Value-driven investors all ultimately want the same thing -- a portfolio of stocks trading at a discount to their fair market value. However, there's no clear consensus as to how reach this end goal. Some investors seek out stocks with low price-to-earnings ratios; others screen for low price-to-cash-flow ratios, or low price-to-book ratios.
But taken alone, these metrics don't necessarily always paint the most accurate picture. Which is why many investors are keen to use a stock's Graham Number as an alternative way to determine value.
Benjamin Graham, aka the "Godfather of Value Investing," strongly advocated a defensive approach to investing. According to Graham, a strategy based around locating undervalued stocks was the safest, surest way to thrive in a tumultuous market. He championed the concept of margin of safety, the difference between a stock's intrinsic value and market price, making it the lynchpin of his philosophy.
Graham's principles of value investing serve as the basis for the Graham Number, or the maximum price an investor should pay for a stock. It's derived using only two data points: current earnings per share (EPS) and current book value per share (BVPS).
The Graham Number = Fair Value of a Stock = Square Root of (22.5) x (Earnings Per Share) x (Book Value Per Share)
For Graham, price-to-earnings (P/EPS) ratio should be no more than 15 and price-to-book value (P/BVPS) ratio should never exceed 1.5.
As a general rule, Graham insisted that the product of the two shouldn't be more than 22.5. In other words, (P/EPS of 15) x (P/BVPS of 1.5) = 22.5.
Put another way:
(Price/EPS)x(Price/BVPS) = 22.5
Price(sqr)/(EPS x BVPS) = 22.5
Price(sqr) = 22.5 x EPS x BVPS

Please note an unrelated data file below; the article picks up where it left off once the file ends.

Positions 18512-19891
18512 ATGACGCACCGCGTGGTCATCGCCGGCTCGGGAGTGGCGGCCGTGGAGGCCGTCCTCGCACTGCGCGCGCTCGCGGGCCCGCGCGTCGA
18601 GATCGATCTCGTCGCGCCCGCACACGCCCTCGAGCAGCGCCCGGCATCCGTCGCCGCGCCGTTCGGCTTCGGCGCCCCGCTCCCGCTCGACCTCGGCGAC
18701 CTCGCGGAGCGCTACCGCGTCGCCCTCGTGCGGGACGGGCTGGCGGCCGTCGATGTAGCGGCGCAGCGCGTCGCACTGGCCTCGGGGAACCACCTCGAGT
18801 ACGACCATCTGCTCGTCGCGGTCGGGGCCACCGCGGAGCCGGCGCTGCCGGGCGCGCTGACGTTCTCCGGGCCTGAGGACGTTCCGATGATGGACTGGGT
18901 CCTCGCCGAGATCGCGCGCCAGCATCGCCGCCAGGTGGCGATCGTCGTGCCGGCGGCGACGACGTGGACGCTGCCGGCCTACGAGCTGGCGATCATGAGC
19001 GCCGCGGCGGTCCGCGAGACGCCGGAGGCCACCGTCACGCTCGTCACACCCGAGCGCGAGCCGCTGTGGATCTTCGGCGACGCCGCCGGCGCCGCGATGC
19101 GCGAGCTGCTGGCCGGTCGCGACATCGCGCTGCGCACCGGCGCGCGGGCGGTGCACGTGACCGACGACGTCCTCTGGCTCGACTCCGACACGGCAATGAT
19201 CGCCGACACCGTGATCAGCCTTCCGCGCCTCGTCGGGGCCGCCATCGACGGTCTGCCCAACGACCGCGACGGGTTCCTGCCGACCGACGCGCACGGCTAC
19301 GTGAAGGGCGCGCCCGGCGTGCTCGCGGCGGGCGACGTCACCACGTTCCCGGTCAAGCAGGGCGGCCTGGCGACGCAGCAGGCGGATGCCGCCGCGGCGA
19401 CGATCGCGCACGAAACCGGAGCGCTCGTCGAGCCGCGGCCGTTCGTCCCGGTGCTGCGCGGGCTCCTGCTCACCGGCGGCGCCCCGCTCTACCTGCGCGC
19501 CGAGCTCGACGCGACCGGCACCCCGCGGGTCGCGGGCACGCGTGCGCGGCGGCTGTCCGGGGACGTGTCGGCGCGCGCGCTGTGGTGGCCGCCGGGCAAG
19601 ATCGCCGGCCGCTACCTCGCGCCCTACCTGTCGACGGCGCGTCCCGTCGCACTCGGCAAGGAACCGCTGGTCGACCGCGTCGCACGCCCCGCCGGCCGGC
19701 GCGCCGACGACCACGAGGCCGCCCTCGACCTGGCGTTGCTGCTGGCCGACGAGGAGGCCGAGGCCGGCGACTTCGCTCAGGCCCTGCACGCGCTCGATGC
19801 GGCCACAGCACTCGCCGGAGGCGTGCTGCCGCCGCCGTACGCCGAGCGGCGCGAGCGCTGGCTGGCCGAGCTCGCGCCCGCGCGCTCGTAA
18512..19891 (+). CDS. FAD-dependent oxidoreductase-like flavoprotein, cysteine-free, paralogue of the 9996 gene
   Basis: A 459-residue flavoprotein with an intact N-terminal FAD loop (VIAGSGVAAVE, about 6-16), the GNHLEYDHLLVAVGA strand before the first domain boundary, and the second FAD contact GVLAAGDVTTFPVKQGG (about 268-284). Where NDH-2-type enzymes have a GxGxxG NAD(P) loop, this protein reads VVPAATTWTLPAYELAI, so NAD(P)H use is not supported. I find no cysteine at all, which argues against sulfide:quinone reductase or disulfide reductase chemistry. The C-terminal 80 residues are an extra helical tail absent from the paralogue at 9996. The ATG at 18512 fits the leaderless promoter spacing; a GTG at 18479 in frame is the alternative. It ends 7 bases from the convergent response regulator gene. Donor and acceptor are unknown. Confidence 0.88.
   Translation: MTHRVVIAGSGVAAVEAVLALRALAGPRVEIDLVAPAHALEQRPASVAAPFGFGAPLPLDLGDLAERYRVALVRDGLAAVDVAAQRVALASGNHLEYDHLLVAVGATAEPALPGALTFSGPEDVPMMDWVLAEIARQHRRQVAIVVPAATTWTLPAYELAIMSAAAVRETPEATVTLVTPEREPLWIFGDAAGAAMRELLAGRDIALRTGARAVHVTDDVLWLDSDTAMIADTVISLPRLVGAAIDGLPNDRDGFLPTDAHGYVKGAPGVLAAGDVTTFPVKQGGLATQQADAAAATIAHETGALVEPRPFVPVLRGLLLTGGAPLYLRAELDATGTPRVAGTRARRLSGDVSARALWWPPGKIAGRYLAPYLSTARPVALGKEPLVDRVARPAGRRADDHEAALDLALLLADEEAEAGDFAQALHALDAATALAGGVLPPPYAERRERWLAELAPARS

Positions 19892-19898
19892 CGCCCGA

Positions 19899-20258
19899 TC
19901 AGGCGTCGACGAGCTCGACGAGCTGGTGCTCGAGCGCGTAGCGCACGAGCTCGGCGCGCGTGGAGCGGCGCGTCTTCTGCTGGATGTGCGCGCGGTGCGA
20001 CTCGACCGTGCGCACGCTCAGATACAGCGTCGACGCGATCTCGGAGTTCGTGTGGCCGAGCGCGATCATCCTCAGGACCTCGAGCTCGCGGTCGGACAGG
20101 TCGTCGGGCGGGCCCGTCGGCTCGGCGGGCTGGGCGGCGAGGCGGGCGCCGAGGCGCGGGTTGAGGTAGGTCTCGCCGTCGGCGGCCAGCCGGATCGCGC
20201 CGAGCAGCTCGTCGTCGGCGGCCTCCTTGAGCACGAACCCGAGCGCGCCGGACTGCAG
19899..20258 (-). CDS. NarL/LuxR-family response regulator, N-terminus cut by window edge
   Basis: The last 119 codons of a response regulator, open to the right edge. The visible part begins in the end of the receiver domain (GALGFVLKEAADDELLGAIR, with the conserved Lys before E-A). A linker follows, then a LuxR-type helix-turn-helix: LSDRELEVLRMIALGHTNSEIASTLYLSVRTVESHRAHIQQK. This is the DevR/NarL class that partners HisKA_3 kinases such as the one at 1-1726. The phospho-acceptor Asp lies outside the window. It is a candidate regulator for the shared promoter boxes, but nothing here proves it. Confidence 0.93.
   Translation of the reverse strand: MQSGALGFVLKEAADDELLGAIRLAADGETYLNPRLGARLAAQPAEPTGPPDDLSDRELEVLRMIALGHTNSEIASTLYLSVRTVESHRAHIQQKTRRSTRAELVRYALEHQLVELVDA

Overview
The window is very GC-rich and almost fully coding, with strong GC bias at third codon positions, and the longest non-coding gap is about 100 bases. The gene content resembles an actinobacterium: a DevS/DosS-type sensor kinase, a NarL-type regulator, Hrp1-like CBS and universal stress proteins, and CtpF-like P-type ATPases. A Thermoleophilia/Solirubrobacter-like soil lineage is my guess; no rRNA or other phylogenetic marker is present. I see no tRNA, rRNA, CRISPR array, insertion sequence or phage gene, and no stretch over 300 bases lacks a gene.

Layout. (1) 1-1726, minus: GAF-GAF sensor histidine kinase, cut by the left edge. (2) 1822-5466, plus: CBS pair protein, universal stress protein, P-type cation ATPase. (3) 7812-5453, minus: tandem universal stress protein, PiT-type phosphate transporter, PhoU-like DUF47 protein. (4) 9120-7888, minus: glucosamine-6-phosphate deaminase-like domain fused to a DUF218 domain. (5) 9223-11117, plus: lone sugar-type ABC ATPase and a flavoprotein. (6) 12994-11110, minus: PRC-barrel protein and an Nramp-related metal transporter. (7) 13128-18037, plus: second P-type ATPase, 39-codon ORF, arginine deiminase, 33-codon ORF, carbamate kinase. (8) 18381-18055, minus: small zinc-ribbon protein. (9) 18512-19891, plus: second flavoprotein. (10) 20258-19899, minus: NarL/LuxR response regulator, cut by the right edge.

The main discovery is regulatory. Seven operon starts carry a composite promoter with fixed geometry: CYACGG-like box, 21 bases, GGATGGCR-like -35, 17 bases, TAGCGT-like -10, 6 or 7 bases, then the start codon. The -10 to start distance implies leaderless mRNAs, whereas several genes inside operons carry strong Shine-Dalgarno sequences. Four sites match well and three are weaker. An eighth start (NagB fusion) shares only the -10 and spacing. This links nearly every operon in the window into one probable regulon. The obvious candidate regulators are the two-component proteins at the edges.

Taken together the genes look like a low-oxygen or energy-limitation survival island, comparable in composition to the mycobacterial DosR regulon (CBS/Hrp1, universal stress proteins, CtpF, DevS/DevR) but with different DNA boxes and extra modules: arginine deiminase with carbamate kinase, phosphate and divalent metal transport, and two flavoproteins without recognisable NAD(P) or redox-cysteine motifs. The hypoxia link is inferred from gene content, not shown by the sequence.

Take the square root of both sides, and you get the equation for the Graham Number.
Fair Value Price = Square Root of (22.5 x EPS x BVPS)
It's a useful way to help determine a stock's relative value -- but it's no substitute for your own research. Use it as a starting point for further analysis.
For our list of ideas, we started with a universe of stocks that have seen a significant decrease in shares shorted over the last month. Short sellers bet on stocks to lose value, so if they're covering their positions, it indicates that they think the upside potential of these stocks outweigh the downside.
To refine the screen, we only focused on stocks that are trading at steep discounts to their fair value, as determined by the Graham number.
Short sellers seem to agree with the Graham equation -- these stocks appear to be deeply undervalued. What do you think? Click here to access free, interactive tools to analyze these ideas.
1. StanCorp Financial Group
2. Tele Norte Leste Participacoes
3. W.R. Berkley
4. Center Financial
Press Play to compare changes in analyst ratings over the last two years for the stocks mentioned above. Analyst ratings sourced from Zacks Investment Research. Note: The numbers on top of items represent the forward P/E ratio, if available.
Kapitall's Eben Esterhuizen does not own shares of any companies mentioned.
The Motley Fool owns shares of W.R. Berkley. Try any of our Foolish newsletter services free for 30 days. We Fools may not all hold the same opinions, but we all believe that considering a diverse range of insights makes us better investors. The Motley Fool has a disclosure policy.